[Cryptography] On the deployment of client-side certs
bascule at gmail.com
Tue Nov 15 22:09:23 EST 2016
On Tue, Nov 15, 2016 at 6:39 PM, Ron Garret <ron at flownet.com> wrote:
> Why not? They are not very expensive. You can get one on Amazon for $10.
I am quite aware of the low cost: I probably have a dozen or so in my
possession. There are a dizzying array of U2F tokens available, which in
and of itself is an obstacle for newcomers. Which one should they buy? This
is a question I have strong opinions about, but an obstacle for newcomers.
2FA adoption in general remains quite low, so low most companies seem
embarrassed to even publish numbers. Some estimates put 2FA adoption on
Google at 6.5%:
Even among my technically savvy friends who have adopted 2FA, U2F use seems
quite low: perhaps 5% of the people I've talked to about it? Most others
are using TOTP or SMS. I have thought about blogging about U2F for just
U2F doesn't improve user experience, except over other 2FA solutions, and
2FA is still quite tricky. Users STILL have to enter a password. The token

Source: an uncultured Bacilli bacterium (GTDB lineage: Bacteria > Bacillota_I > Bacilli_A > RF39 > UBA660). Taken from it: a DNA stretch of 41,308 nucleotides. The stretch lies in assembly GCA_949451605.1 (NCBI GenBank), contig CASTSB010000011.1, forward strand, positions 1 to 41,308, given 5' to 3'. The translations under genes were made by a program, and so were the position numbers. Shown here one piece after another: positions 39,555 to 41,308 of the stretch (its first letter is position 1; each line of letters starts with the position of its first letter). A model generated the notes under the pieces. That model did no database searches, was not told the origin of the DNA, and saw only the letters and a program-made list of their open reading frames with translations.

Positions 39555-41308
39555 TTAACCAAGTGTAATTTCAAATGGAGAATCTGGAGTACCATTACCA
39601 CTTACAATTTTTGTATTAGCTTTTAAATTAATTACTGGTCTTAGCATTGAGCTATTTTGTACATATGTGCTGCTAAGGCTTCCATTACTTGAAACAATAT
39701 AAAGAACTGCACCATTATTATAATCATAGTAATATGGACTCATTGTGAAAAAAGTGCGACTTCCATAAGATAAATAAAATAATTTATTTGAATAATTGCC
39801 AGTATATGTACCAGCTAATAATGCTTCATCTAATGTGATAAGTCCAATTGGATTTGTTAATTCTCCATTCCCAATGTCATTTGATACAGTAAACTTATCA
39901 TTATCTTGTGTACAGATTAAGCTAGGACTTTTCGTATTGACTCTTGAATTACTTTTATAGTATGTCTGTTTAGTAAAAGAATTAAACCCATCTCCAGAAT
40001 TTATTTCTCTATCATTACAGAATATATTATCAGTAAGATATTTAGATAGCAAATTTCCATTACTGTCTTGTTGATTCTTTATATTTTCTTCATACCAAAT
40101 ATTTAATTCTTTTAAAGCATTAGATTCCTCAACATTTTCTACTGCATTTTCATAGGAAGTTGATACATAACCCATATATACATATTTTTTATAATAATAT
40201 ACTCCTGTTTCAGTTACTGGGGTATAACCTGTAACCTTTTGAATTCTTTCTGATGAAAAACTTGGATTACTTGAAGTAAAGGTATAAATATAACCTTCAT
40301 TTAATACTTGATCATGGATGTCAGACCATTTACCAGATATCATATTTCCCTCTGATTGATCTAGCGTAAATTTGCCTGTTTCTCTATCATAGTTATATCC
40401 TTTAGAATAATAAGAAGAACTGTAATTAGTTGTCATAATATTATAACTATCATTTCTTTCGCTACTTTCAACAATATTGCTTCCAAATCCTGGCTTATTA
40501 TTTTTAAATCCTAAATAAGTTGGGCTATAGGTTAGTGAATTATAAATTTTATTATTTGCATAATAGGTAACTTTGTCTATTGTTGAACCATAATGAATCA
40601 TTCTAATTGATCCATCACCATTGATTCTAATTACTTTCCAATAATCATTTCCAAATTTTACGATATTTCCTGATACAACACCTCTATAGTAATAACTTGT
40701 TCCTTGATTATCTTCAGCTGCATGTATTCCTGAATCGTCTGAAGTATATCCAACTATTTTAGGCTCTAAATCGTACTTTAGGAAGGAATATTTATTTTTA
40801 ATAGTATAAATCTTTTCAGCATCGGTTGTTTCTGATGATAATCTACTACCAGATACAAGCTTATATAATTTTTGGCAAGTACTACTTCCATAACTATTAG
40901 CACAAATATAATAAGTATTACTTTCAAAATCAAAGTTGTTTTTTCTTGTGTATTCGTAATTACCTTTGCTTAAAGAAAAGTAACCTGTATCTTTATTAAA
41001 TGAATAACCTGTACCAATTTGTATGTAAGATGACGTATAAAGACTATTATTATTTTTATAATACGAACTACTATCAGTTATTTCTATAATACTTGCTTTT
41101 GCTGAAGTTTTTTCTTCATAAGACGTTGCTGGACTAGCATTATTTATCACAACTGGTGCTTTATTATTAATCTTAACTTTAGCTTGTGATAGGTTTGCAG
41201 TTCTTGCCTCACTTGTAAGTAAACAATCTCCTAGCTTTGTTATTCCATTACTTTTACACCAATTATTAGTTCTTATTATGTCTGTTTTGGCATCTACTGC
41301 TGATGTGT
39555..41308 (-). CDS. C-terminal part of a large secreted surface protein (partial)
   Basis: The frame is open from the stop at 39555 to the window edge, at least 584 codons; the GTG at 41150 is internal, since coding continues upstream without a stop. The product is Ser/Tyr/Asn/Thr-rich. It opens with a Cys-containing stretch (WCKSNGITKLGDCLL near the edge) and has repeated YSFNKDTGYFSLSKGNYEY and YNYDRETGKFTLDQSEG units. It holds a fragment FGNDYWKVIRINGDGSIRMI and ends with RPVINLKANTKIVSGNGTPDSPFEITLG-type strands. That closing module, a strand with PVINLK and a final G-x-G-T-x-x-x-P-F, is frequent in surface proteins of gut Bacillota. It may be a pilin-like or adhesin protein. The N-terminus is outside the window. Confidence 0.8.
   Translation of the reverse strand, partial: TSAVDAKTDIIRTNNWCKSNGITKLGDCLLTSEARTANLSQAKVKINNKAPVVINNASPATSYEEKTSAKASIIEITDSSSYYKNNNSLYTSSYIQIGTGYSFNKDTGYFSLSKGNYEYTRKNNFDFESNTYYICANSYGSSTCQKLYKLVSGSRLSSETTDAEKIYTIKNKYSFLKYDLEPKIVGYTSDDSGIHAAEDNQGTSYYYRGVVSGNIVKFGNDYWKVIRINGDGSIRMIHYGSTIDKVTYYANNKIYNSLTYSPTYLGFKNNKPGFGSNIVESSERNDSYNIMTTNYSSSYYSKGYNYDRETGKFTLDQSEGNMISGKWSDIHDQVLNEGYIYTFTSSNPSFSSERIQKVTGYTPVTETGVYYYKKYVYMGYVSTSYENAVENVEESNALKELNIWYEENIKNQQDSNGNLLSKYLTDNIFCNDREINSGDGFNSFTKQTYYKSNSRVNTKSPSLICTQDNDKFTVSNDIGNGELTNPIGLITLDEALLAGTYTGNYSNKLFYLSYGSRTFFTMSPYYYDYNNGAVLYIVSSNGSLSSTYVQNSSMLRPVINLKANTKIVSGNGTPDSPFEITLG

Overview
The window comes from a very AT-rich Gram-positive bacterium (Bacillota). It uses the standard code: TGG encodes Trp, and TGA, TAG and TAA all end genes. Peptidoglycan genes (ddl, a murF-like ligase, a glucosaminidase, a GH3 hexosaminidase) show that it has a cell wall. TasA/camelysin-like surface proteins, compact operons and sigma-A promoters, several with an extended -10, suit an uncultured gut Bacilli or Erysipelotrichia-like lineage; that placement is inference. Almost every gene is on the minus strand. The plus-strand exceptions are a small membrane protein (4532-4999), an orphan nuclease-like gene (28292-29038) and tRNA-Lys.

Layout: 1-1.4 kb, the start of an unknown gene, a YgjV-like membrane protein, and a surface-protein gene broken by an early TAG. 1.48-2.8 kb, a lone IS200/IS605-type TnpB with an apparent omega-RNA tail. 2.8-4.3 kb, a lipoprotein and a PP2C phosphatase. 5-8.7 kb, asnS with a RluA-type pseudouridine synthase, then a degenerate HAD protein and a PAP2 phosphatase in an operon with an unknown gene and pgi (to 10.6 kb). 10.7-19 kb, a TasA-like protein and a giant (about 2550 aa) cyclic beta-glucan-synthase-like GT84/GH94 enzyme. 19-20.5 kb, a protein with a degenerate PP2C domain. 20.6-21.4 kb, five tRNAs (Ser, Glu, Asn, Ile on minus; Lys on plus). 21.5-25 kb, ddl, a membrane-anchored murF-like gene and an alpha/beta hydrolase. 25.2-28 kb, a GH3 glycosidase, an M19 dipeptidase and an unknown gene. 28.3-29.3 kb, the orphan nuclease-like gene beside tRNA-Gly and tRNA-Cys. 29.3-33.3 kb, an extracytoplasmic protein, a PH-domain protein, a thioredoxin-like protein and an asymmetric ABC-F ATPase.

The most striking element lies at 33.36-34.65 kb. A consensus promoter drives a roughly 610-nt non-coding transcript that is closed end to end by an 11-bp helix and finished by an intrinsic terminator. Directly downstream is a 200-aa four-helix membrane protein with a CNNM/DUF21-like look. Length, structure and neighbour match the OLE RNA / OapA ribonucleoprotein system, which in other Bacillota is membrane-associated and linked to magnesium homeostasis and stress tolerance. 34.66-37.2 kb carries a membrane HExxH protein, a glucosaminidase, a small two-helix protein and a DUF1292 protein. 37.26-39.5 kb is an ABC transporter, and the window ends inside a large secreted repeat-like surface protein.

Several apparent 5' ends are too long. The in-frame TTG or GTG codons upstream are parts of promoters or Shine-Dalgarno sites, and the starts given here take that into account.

just bolsters their security.
UAF is an entirely different animal altogether: it's a "passwordless
experience". No more passwords to remember! It's the dream we keep hoping
for. It's not something else you have to do in addition to a password; it's
a bona fide password *replacement*
Plus, there's nothing to buy if you already own a smartphone. If and when
UAF ships (it's likely to ship on Android devices at some point. iOS seems
much more uncertain), anyone with a UAF-capable phone will be able to take
advantage of it without having to figure out which token to buy.
Only time will tell I guess. Maybe I'm wrong and we'll see everyone with
hardware tokens on their keychains soon. But I think it's far more likely
we'll see smartphones leveraged for this purpose, rather than widespread
usage of dedicated tokens.
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